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allergene annotation

Alexander D. Diehl adiehl at informatics.jax.org
Wed Mar 15 09:50:06 PST 2006


Michelle,

I think it's very important to distinguish between microbial products 
that enable a microbe to manipulate its environment within a host 
organism in a way that benefits the microbe, and products that are 
simply responded to because of the inherent ability of the host to 
recognize specific molecular patterns evolutionarily associated with the 
presence and potential danger of a microbe and mount a response intended 
to protect the host.  The first type is a valid microbial process of 
inducing a response in another organism, whereas as the second process 
is strictly a host process acting upon a substrate in the environment.  
The second situation corresponds to the recognition of 
antigens/allergens by a vertebrate immune system.  The only process 
involved is a host process.

Clearly in the case of induction of the plant hypersensitive response by 
microbes, if that induction benefits the microbe in some way, it is a 
valid process for the microbe, otherwise it is simply a host defense 
response.  We need to maintain the distinction here in how we annotate 
to the GO, and in some situations the existing experimental evidence may 
not support an annotation to a microbial process.

-- Alex


Michelle Gwinn Giglio wrote:
>
>
>
> Hi Jane, Alex, and all,
>
> It's funny this is coming up now since at the recent PAMGO workshop 
> held here at TIGR, we needed to annotate a gene from a pathogen to the 
> process of inducing hypersensitive response in a plant.
>
> In fact we were planning on requesting just such a term as "induction 
> of hypersensitive response in other organisms".
> However, we also then started into a discussion of whether this was 
> the best annotation approach to deal with this kind of situation - as 
> it appears that pathogens (or at least plant ones) have the ability to 
> manipulate and effect MANY plant systems and we fear a duplication of 
> much of the process tree under "interaction between organism" - so we 
> were wondering if the dual-taxon thing could work for this too.
>
> Anyway - my point here was really to say that, yes indeed, there are 
> cases where organims have proteins which induce the hypersensitive 
> response in orther organisms.
>
> I forget why they do this (at least the ones we were looking at) - its 
> not my field - but I think it has to do with feeding - but I'm not sure.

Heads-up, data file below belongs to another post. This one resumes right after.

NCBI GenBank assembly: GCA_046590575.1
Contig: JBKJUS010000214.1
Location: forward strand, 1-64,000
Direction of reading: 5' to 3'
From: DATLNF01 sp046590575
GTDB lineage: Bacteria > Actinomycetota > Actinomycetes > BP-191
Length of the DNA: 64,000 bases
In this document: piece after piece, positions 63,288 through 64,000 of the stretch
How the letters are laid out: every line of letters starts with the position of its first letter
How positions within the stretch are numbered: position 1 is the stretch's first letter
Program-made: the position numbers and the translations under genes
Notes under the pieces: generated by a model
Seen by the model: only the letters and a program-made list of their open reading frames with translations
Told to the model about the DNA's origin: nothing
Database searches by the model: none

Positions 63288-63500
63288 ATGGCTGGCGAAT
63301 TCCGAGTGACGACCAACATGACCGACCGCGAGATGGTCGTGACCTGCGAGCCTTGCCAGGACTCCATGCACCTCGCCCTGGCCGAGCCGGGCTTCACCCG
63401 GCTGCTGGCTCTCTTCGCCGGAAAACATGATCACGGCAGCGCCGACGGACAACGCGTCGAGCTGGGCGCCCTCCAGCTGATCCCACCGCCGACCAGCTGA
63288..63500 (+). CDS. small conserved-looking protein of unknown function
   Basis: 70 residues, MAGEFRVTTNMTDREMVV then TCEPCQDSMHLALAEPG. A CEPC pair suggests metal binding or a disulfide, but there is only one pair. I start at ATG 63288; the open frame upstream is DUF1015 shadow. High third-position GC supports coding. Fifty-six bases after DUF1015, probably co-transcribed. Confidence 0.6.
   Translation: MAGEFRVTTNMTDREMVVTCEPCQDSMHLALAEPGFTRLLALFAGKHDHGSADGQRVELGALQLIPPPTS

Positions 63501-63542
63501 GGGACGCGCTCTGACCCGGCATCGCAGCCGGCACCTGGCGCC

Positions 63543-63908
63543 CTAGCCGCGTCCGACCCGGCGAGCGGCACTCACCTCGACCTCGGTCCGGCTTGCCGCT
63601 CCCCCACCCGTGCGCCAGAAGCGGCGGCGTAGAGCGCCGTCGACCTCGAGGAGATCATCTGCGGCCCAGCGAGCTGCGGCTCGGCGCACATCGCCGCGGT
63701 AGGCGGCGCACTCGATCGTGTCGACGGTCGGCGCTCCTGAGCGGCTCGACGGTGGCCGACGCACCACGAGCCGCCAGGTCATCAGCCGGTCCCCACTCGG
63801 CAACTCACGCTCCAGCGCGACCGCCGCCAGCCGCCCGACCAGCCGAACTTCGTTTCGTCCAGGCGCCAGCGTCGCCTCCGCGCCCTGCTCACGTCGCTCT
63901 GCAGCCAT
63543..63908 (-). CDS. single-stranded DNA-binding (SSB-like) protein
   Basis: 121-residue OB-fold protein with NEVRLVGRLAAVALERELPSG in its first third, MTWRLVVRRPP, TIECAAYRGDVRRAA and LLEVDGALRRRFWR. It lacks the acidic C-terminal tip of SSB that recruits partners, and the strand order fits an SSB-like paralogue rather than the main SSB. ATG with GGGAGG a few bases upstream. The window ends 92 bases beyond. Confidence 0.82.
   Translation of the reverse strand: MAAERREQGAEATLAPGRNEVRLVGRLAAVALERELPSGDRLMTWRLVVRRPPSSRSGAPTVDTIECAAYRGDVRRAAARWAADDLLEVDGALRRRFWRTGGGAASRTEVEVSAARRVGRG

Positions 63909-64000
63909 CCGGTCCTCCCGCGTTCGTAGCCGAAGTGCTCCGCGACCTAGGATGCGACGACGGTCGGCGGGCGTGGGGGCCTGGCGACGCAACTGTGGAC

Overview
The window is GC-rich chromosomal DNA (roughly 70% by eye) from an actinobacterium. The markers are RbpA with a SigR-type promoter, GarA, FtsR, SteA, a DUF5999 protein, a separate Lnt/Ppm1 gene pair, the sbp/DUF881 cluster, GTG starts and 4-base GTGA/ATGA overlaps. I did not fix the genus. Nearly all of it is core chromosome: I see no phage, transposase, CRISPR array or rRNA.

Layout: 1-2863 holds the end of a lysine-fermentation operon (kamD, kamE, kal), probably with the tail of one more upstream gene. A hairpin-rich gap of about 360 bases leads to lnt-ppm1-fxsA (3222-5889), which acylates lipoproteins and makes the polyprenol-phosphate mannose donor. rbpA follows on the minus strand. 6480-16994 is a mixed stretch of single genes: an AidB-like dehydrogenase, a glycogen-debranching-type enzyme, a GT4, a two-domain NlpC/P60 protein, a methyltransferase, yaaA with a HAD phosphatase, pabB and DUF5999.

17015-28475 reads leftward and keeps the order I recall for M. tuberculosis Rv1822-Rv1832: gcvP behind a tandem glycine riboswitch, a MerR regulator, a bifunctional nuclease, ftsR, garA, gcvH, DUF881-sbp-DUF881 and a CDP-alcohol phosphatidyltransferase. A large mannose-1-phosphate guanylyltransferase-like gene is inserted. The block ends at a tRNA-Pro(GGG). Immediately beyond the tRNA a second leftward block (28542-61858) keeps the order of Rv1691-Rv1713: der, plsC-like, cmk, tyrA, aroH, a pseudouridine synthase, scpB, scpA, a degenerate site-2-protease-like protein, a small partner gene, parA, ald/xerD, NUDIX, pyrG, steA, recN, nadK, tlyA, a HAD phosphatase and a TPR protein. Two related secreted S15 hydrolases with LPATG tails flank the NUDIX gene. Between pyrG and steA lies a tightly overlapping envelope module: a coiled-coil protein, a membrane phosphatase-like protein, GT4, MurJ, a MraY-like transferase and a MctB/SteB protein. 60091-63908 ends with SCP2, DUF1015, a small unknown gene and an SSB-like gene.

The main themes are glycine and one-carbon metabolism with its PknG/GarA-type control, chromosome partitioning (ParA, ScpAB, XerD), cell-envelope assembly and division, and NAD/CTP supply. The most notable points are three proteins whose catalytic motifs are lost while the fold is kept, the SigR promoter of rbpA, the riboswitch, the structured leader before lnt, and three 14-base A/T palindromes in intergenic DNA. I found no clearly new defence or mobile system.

>
> Michelle
>
>
>
>
>
> Jane Lomax wrote:
>
>> LOL!
>>
>> Okay, okay - I take your point - the hay-fever example wasn't 
>> entirely serious. Although I do remain to be convinced that there are 
>> _no_ cases where inducing a hypersensitive response in another 
>> organism doesn't confer some selective advantage, but I don't know 
>> enough about this field and will bow to your superior knowledge ;)
>>
>> Out of interest (and I remember having this discussion with you 
>> before Alex, I just can't remember the conclusion) what's the 
>> rationale behind having GO:0016068 (type I hypersensitivity) in the 
>> ontology if all hypersensitivities are disregulations?
>>
>> thanks,
>>
>> jane
>>
>>
>>
>> On Tue, 14 Mar 2006, Alexander Diehl wrote:
>>
>>  
>>
>>> No,
>>>
>>> Allergen and antigens are simply the substrates of the immune 
>>> system.  What makes something an allergen or an antigen is  
>>> dependent on the responding immune system, and varies by both 
>>> individual and species.  A response to a particular allergen or 
>>> antigen is a phenotypic quality of the responding organism.  
>>> Furthermore, allergies are far more prevalent in "western" human 
>>> populations than in societies with less well-developed systems of 
>>> sanitation and medicine, and thus reflect largely an inappropriate 
>>> refocusing of the immune system in the absence of the threats humans 
>>> faced in evolution, primarily parasites.  The suggestion that an 
>>> allergen confers an advantage to plant reproduction also seems 
>>> amazingly far fetched, given that the vast majority of plant pollen 
>>> ends up somewhere else than up a person's nose.  Even in sneezing 
>>> (if I am to pursue what may be intended facetiously here), the 
>>> pollen would be primarily expelled covered in mucus and probably 
>>> inactivated.
>>>
>>> Allergies are pathogenic disregulations of the normal 
>>> "hypersensitivity" responses.  We should not be stretching the GO to 
>>> become a disease ontology unless that is what we want to do with 
>>> it.  If we want to make the GO into a disease ontology then let's do 
>>> it officially and not on the sly.
>>>
>>> -- Alex
>>>
>>>
>>> Jane Lomax wrote:
>>>   
>>>> I concede that the argument doesn't hold up as well for allergens 
>>>> as it does for pathogenic organisms.
>>>>
>>>> But aren't you making a value judgement about what constitutes a 
>>>> 'normal' interaction? How do we know that the fact that the plant 
>>>> protein induces a hypersensitive response in another organism 
>>>> doesn't confer some advantage to the plant? Perhaps hay-fever 
>>>> promotes the spreading of pollen?!
>>>>
>>>> jane
>>>>
>>>>
>>>> On Tue, 14 Mar 2006, Alexander Diehl wrote:
>>>>
>>>>  
>>>>     
>>>>> Sorry to be a few minutes late on this.
>>>>>
>>>>> The function of a protein, any protein, is not to be an allergen, 
>>>>> or antigen, for another organism's immune system.  This is not 
>>>>> appropriate annotation at all.  Indeed, nearly any protein can be 
>>>>> made antigenic when given in the right context.  The plant 
>>>>> proteins in question may be known allergens, but that is not their 
>>>>> natural role in the plant or for the plant.  Annotation of